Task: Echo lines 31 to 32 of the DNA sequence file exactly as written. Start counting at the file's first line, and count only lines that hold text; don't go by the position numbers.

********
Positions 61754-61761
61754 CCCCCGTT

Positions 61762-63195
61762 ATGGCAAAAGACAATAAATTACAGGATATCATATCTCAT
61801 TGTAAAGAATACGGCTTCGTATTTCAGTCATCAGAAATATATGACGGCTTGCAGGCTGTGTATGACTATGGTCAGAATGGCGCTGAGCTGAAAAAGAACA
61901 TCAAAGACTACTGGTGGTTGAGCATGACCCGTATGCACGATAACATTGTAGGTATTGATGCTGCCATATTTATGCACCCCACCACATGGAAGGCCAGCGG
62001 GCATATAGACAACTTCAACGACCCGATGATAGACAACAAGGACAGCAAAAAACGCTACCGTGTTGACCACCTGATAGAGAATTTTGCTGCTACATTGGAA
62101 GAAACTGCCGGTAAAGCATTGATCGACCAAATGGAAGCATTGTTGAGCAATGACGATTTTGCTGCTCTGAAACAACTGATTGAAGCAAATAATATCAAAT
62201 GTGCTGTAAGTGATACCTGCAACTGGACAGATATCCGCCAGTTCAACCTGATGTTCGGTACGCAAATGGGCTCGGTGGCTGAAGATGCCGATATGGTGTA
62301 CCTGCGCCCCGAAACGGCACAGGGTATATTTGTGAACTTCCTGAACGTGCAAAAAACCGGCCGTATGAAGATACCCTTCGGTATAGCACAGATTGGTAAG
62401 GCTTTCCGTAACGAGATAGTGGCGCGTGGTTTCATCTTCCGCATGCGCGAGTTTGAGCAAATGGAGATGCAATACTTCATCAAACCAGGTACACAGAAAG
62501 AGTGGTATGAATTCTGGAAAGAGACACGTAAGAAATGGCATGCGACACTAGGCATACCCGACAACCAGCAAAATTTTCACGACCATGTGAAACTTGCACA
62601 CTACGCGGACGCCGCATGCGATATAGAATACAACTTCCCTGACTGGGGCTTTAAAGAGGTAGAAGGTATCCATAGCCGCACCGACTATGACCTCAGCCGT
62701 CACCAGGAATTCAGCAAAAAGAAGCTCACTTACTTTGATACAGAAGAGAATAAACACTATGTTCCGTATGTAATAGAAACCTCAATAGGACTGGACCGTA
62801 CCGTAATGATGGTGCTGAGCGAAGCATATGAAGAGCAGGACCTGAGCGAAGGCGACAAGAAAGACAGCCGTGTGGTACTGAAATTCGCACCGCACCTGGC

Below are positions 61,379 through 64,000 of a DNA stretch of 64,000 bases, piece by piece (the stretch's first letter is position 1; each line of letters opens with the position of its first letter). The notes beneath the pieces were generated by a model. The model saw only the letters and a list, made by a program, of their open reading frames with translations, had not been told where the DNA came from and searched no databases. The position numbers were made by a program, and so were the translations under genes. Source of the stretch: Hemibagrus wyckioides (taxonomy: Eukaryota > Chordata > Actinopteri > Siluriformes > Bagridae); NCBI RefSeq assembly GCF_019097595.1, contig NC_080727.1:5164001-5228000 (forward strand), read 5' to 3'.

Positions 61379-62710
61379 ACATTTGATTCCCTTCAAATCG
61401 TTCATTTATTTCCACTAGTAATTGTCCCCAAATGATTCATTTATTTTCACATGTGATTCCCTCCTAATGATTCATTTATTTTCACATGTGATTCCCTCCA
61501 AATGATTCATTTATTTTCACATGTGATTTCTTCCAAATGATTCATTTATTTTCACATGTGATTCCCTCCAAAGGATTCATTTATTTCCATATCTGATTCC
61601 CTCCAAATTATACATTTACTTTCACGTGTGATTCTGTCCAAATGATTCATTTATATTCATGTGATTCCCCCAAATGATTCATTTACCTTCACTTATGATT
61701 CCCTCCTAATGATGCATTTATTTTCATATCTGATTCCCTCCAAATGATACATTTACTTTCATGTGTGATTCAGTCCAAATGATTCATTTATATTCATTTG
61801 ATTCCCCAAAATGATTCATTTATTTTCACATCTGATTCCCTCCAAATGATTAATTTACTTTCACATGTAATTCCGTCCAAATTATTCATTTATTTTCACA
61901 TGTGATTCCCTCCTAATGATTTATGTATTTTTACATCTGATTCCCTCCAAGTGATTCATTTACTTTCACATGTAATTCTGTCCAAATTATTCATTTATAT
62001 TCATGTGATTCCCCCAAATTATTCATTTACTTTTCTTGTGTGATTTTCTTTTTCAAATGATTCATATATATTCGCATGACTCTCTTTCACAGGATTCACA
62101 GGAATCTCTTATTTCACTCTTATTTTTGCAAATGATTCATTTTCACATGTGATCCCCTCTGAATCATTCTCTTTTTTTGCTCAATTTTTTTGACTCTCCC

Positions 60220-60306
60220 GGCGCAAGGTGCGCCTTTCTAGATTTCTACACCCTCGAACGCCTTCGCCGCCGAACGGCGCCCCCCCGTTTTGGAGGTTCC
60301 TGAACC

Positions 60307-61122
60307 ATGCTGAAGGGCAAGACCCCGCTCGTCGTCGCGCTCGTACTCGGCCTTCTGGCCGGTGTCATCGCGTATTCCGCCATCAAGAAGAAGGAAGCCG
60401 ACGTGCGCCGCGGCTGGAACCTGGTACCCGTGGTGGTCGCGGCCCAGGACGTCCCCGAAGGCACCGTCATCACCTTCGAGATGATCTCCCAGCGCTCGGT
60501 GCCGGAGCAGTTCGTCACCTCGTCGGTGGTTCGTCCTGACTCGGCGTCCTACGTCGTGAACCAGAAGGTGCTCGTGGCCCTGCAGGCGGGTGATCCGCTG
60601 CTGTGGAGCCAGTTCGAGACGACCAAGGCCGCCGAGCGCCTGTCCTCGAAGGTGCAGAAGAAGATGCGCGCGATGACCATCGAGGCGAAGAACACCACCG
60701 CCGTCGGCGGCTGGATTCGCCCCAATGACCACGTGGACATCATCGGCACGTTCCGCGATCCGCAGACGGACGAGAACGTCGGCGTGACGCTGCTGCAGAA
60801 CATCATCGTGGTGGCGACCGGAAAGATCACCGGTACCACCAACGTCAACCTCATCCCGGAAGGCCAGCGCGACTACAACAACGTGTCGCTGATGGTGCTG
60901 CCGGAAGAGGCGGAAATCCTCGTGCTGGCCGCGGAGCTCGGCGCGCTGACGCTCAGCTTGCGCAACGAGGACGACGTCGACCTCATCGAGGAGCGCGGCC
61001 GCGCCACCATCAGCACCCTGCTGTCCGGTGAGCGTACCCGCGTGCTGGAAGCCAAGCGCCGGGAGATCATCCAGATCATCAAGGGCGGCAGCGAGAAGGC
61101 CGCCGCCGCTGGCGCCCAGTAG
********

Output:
60307 ATGCTGAAGGGCAAGACCCCGCTCGTCGTCGCGCTCGTACTCGGCCTTCTGGCCGGTGTCATCGCGTATTCCGCCATCAAGAAGAAGGAAGCCG
60401 ACGTGCGCCGCGGCTGGAACCTGGTACCCGTGGTGGTCGCGGCCCAGGACGTCCCCGAAGGCACCGTCATCACCTTCGAGATGATCTCCCAGCGCTCGGT